In our ownership survey, there were few owner problems. One reported a sticking accelerator; that was about it. To be fair, there's not very much that can go wrong with a Twizy; its underlying drive technology has been around for ages. You might have concerns about the expensive battery becoming less efficient over time, but Renault initially addressed that by forcing Twizy drivers to rent their batteries on a monthly basis, though dropped that policy towards the end of the production run. Generally though, in the rare event that batteries may have worn themselves down, they will have simply been replaced by the original owner - though there was the proviso that Renault only guaranteed owners a battery with at least 75% of its stated new capacity. Owners report that the range falls dramatically in winter weather. And the protruding sections of the body work are prone to damage - especially the wheels, so check them carefully. There was a recall for models made in September 2020 for an improper electric traction reducer. As a result, the speedometer may indicate a lower reading than the real one.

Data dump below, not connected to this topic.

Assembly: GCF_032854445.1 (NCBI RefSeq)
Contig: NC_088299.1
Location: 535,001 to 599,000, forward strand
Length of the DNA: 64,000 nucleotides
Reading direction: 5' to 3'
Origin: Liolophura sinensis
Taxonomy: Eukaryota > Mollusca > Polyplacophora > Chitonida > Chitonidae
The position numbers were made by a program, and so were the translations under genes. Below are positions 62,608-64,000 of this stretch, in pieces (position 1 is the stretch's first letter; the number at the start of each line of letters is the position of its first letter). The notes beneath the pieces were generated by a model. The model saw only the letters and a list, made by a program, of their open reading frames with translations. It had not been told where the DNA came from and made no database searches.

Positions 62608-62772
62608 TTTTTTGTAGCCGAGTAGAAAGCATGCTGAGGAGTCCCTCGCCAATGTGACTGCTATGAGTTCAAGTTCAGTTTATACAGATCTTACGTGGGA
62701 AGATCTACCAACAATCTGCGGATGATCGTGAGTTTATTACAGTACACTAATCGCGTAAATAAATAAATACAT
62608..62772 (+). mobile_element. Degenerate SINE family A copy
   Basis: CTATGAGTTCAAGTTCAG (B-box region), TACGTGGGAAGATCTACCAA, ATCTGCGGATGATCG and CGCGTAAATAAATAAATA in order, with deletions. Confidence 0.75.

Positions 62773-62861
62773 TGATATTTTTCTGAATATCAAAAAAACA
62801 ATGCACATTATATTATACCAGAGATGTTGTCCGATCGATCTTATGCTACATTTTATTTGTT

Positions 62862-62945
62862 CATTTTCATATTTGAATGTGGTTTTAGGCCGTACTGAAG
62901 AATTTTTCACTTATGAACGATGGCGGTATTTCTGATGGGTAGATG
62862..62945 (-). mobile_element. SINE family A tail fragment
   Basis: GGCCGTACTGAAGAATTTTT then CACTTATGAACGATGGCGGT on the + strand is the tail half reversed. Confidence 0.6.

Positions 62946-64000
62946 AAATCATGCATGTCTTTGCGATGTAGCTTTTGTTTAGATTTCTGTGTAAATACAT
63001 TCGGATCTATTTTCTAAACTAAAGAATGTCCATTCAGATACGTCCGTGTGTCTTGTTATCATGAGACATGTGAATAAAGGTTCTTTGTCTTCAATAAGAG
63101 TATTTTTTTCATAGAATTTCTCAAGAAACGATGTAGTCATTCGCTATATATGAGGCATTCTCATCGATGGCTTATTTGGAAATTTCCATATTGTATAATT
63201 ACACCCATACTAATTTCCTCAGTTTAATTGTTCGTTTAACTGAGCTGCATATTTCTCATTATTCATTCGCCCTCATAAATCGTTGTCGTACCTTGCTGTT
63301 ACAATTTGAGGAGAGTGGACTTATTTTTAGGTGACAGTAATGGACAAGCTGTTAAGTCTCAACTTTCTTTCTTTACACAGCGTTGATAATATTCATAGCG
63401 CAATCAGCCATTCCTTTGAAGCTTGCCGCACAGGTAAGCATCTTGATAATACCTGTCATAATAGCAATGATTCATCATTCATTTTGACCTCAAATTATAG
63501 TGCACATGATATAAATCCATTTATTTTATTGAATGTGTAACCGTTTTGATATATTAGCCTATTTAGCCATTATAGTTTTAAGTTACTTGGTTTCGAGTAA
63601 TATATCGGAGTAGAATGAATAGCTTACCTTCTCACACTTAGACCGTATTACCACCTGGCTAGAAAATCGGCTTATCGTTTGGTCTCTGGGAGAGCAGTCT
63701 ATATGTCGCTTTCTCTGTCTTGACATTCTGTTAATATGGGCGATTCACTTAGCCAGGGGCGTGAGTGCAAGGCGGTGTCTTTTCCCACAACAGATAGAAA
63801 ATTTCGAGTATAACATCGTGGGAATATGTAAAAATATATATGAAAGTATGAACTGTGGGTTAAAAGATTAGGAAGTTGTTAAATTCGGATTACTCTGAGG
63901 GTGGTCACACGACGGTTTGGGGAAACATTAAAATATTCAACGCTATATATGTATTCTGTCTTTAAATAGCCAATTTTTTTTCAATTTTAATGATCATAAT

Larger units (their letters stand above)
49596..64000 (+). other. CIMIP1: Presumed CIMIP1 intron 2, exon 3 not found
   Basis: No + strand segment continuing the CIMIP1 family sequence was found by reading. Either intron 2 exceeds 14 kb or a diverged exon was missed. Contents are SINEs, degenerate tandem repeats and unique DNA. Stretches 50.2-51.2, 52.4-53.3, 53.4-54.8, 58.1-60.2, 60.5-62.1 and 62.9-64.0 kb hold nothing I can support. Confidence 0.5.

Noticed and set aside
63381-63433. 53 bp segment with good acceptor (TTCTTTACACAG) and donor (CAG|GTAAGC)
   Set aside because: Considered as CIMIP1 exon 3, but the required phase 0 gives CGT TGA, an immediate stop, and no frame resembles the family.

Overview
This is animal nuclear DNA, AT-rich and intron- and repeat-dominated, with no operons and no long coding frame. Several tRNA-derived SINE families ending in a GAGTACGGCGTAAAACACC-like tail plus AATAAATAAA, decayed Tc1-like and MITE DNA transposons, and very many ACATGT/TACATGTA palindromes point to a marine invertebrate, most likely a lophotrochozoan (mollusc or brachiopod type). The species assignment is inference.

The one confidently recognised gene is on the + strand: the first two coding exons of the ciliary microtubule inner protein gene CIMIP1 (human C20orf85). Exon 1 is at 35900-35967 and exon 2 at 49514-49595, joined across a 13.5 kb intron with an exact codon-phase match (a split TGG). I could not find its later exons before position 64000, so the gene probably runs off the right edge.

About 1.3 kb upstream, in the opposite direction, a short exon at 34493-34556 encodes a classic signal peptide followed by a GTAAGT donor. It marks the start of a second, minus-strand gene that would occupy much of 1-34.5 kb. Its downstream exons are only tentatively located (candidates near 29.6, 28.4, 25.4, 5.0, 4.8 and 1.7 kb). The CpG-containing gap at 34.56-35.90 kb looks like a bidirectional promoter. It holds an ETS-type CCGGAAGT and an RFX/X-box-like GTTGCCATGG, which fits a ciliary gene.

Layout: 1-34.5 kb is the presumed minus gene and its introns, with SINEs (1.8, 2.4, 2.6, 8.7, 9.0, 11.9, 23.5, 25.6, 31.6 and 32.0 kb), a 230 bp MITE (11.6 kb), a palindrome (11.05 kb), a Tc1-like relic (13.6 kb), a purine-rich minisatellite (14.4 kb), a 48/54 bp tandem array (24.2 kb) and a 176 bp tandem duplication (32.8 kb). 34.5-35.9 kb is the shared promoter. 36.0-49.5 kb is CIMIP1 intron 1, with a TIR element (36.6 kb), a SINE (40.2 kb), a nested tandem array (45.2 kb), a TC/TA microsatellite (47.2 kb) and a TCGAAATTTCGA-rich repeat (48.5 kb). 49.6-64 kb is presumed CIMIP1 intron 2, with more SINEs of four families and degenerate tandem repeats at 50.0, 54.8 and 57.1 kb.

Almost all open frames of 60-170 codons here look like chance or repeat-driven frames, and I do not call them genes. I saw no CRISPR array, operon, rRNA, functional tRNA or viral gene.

(approx based on a 2018 Twizy - Ex Vat) Front brake pads cost in the £20-£45 bracket. A wiper blade is in the £10-£13 bracket. You might want to shop on the used market for parts too. On eBay, we found a high voltage inverter for £400 and a front door for £175. Plus a decal set for £30.